Tag Archive: Adrienne Maree Brown

March 31, 2021

The Continued Evolving and Deepening of a Network Commitment and Innovation: FSNE’s 21 Day Racial Equity Habit Building Challenge

Not everything that is faced can be changed, but nothing can be changed until it is faced.”

-James Baldwin

Things are not getting worse. They are getting uncovered. We must hold each other tight and continue to pull back the veil.” 

-adrienne maree brown

On April 5, 2021, the 7th Annual Food Solutions New England (FSNE) Racial Equity Habit Building Challenge will launch. IISC is excited to continue our partnership with FSNE in offering the Challenge as an initiative for advancing the conversation about and action towards undoing racism and white supremacy in our food and related systems.

The FSNE Challenge is an enhanced and more sector-specific form of an exercise created by Dr. Eddie Moore (founder of the Privilege Institute), Debbie Irving (author of Waking Up White), and Dr. Marguerite W. Penick-Parks (Chair of Educational Leadership and Policy at the University of Wisconsin Oshkosh). After FSNE formalized its commitment to racial equity in its sustainable food system work about 8 years ago (more on our journey in this article), a small design team saw the potential of using the Challenge to invite more widespread (networked!) conversation about the connection between race, racism and food systems and ultimately greater action for racial and food justice.

 “America is an old house. We can never declare the work over. Wind, flood, drought, and human upheavals batter a structure that is already fighting whatever flaws were left unattended in the original foundation. When you live in an old house, you may not want to go into the basement after a storm to see what the rains have wrought. Choose not to look, however, at your own peril. The owner of an old house knows that whatever you are ignoring will never go away. Whatever is lurking will fester whether you choose to look or not. Ignorance is no protection from the consequences of inaction. Whatever you are wishing away will gnaw at you until you gather the courage to face what you would rather not see.”

– Isabel Wilkerson (from Caste)

We also saw the on-line version of the Challenge as a way of creating “network effects” around the justice work that many are already doing in our region and beyond through small world reach, rapid dissemination, adaptation, and creating new patterns of connection and flow. Participation in and the complexity of the Challenge continue to grow – in 2014 we had 200 participants, mainly from the six state region of “New England,” and last year we had some 8,000 people participate from all 50 states in the US, and some 20 different countries.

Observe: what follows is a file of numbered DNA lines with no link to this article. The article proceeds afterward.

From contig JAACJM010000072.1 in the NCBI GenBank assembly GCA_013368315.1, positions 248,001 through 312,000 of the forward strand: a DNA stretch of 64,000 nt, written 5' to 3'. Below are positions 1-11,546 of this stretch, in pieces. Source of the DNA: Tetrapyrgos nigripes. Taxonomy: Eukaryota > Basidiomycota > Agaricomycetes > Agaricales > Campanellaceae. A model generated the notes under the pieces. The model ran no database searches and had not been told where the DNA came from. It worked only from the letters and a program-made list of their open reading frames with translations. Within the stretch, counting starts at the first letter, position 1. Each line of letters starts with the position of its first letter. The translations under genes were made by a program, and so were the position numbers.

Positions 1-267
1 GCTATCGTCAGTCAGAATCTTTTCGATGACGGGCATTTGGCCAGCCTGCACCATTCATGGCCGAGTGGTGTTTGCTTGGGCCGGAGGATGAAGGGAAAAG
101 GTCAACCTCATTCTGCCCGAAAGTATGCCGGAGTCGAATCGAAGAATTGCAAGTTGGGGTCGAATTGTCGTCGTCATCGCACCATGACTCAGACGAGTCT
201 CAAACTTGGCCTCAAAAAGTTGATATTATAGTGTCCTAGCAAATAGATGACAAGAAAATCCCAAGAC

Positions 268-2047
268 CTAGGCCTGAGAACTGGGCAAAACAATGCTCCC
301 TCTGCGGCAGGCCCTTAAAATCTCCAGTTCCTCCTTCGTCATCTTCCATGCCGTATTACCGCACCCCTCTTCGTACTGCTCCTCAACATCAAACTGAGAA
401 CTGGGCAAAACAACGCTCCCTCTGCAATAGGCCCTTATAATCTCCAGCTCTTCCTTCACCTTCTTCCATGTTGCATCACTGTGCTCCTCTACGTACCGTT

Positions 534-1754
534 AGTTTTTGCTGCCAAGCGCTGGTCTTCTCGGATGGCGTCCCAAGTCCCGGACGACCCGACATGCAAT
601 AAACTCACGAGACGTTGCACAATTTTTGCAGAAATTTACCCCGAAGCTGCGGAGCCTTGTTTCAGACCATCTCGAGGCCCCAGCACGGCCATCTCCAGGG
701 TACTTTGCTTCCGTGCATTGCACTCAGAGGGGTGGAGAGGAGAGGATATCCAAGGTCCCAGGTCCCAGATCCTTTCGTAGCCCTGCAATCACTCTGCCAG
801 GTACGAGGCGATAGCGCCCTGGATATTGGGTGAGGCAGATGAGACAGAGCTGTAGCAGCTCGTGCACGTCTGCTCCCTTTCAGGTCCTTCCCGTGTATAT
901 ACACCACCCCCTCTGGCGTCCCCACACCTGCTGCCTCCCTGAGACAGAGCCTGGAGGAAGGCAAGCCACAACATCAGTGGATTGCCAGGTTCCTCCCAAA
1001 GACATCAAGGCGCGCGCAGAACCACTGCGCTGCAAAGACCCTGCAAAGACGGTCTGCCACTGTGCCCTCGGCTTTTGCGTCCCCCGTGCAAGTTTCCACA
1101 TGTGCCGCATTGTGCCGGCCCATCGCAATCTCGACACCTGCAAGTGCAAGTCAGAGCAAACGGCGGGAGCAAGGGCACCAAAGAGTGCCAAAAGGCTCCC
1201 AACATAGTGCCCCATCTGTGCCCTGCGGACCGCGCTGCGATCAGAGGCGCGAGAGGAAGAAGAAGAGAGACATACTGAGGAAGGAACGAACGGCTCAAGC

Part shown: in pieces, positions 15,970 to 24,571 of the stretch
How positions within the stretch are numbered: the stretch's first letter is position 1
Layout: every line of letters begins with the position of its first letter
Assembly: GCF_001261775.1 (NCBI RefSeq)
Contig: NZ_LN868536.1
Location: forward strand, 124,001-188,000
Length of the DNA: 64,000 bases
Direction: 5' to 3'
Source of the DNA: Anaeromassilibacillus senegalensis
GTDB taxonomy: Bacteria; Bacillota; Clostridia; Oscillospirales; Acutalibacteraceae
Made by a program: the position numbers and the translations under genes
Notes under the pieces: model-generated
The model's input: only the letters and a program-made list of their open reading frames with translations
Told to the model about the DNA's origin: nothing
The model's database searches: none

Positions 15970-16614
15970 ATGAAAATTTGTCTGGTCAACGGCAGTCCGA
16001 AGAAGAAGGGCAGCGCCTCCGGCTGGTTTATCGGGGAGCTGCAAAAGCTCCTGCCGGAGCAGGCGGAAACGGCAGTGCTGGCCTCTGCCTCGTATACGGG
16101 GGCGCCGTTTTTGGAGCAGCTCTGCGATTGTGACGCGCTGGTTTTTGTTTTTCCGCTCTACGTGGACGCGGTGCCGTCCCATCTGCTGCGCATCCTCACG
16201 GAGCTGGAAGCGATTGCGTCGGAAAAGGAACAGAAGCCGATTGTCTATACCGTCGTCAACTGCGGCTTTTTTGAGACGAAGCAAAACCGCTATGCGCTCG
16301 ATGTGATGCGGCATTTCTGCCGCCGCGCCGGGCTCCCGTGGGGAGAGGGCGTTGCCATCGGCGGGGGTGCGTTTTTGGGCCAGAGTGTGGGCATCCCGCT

The point of the Racial Equity Challenge is not simply to spread but also deepen the commitment to racial equity and food justice. So we hope that participants return each year, and many do, and also continue the work in between. Because of this, we make sure that the Challenge continues to evolve in content and format, increasingly with a bias towards action. Four years ago, seeing how things were developing, we created the “ladder of engagement” below to think about how to continue to move people along a continuum from “not paying attention” to “actively organizing.”

Lying, thinking

Last night

How to find my soul a home

Where water is not thirsty

And bread loaf is not stone

I came up with one thing

And I don’t believe I’m wrong

That nobody,

But nobody

Can make it out here alone.”

-Maya Angelou

It has been inspiring to see many organizations and communities self-organize to take the Challenge in-house, convening colleagues, fellow congregants, neighbors, family members and classmates to reflect together on learning and making commitments to action. This has included groups such as Health Care Without Harm; the Wallace Center at Winrock International; Michigan State University’s Center for Regional Food Systems; Friedman School of Nutrition Science and Policy at Tufts University; Southside Community Land Trust (Providence, RI); Agricultural Sustainability Institute at University of California-Davis, Georgia Organics and many others who have convened around the Challenge.

Two years ago we responded to these organic efforts and some specific requests by creating a discussion guide for facilitators to design and steward conversations in their organizations/communities. In 2019, the Challenge also went deep in the home institution of Food Solutions New England, the University of New Hampshire (the Sustainability Institute serves as the network’s “backbone”). With the support of a Professorship that I shared with Karen Spiller (and which Karen continues to hold), we did considerable “in-reach” to staff, faculty and students, including a launch event and campus presentations, which resulted in more than 500 people participating in the Challenge from UNH. We also turned the Challenge into workshops that we offered at gatherings such as the White Privilege Conference. That work has continued to grow and flourish this year.